Fatal Equine Virus strikes Madison County

Eastern Equine Encephalitis (EEE) is a viral disease that affects the central nervous system of several different species of animals, but more often than not, it is most detected in birds and horses. After feeding on EEE infected birds, mosquitoes can transmit the disease to horses and sometimes humans. It is crucial to understand that EEE is transmitted through the mosquito/bird cycle and not a virus directly transmitted from an infected horse to other horses or humans, according to the Florida Department of Agriculture and Consumer Services. EEE is a huge concern especially for the Florida horse community. There has been over 70 reported cases of EEE annually in Florida, and, when conditions are favorable for the spread, that number can go up past 200 cases, leaving 90 percent of the affected horses dying. Signs of EEE in horses is varied with each individual animal, but the virus usually begins with “fever, depression and listlessness, which then progresses to more serious neurologic signs such as in-coordination, stumbling, circling, head pressing, coma and usually death,” according to the Florida Department of Agriculture. The virus attacks the brain and spinal cord and can also cause paralysis and muscle twitching, according to Vetlearn.com. Once a horse is infected and develops the neurologic signs of EEE, the disease is extremely fatal in 90 percent of cases. There have been two cases of EEE in horses in Madison County just this month, according to Dr. Lewis of Madison Veterinary Clinic, LLC.

The Florida Department of Health has also confirmed a case of EEE in a horse in Jefferson County this month. Florida Department of Agriculture reports that EEE occurs in hot, rainy weather. This climate is perfect for the expansion of mosquito populations, and outbreaks are expected from mid-summer to August in both humans and horses. August is especially considered the peak month for EEE. However, the risk of exposure of EEE varies from year-to-year, and the risk of infection exists wherever mosquitoes may be in the U.S. EEE is found more in the eastern parts of the United States. There is a vaccine to reduce the risk in EEE in horses. The American Association of Equine Practitioners considers the vaccination for EEE a “core” vaccination, meaning it is crucial for a horse’s health. In adult horses, two vaccinations four to six months apart should be followed by a yearly booster. More frequent vaccination may be needed for places like Florida that have mosquitoes year round. The EEE vaccine has been out for 50 years, according to Lewis. Horses are to go through the standard procedure of vaccinations twice a year, one in the spring around February and March, and another in the late summer in August or September. “If the horses are vaccinated, they don’t get [Eastern Equine Encephalitis],” said Lewis. “If they don’t, then they have a pretty high risk of getting the virus.” The vaccination is “very effective” and, if given at the standard procedure, will prevent many horses from getting EEE. Owners of horses are encouraged to stable their animals during peak mosquito feeding times at dusk and dawn. Insect screening and fans may also reduce a mosquito’s access to a host. The Department of Agriculture also encourages horse owners to purchase repellents containing DEET.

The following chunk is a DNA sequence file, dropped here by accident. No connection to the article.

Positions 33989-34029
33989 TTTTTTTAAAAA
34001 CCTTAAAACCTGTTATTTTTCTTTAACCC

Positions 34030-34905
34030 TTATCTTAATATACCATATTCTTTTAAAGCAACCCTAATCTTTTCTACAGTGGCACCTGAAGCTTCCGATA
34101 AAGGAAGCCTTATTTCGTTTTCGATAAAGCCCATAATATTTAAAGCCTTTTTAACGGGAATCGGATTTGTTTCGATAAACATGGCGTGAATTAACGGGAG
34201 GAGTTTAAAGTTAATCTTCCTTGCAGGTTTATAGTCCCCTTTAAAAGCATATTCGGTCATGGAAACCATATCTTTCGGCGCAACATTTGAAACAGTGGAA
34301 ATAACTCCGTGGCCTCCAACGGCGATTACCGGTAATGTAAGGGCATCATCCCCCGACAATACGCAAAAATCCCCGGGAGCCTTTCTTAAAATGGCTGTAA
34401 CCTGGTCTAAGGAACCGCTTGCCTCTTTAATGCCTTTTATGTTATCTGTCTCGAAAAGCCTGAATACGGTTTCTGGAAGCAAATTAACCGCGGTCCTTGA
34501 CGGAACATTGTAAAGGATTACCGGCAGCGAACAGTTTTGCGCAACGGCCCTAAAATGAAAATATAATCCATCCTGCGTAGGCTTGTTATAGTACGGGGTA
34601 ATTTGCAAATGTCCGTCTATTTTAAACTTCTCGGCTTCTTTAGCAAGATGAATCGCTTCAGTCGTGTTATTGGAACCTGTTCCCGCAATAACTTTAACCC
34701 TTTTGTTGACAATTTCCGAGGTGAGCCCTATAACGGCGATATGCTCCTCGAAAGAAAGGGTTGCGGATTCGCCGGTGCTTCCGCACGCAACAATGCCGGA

While there is no vaccine for EEE in humans, the Center for Disease Control and Prevention (CDC) has several recommended approaches for reducing risk, such as wearing repellent, long-sleeves and pants, having secure screens and doors to keep mosquitoes out and ridding of any stagnant water around. Water buckets, troughs, wading pools, bird baths, wheelbarrows or any other containers that hold water should be cleaned or emptied on a weekly basis. Signs of EEE in humans, according to the CDC, include a sudden onset of headache, high fever, chills and vomiting that may progress into disorientation, seizures or coma. EEE is one of the most severe mosquito-transmitted diseases in the U.S., leaving 33 percent mortality and significant brain damage in most survivors. Contact your veterinarian if you see any potential signs of Eastern Equine Encephalitis in livestock, and be sure to consult with your healthcare provider if you think you or someone you know has EEE. Reading this article could save the lives of those who walk on two legs or four!

Share this:

error: right click disabled!!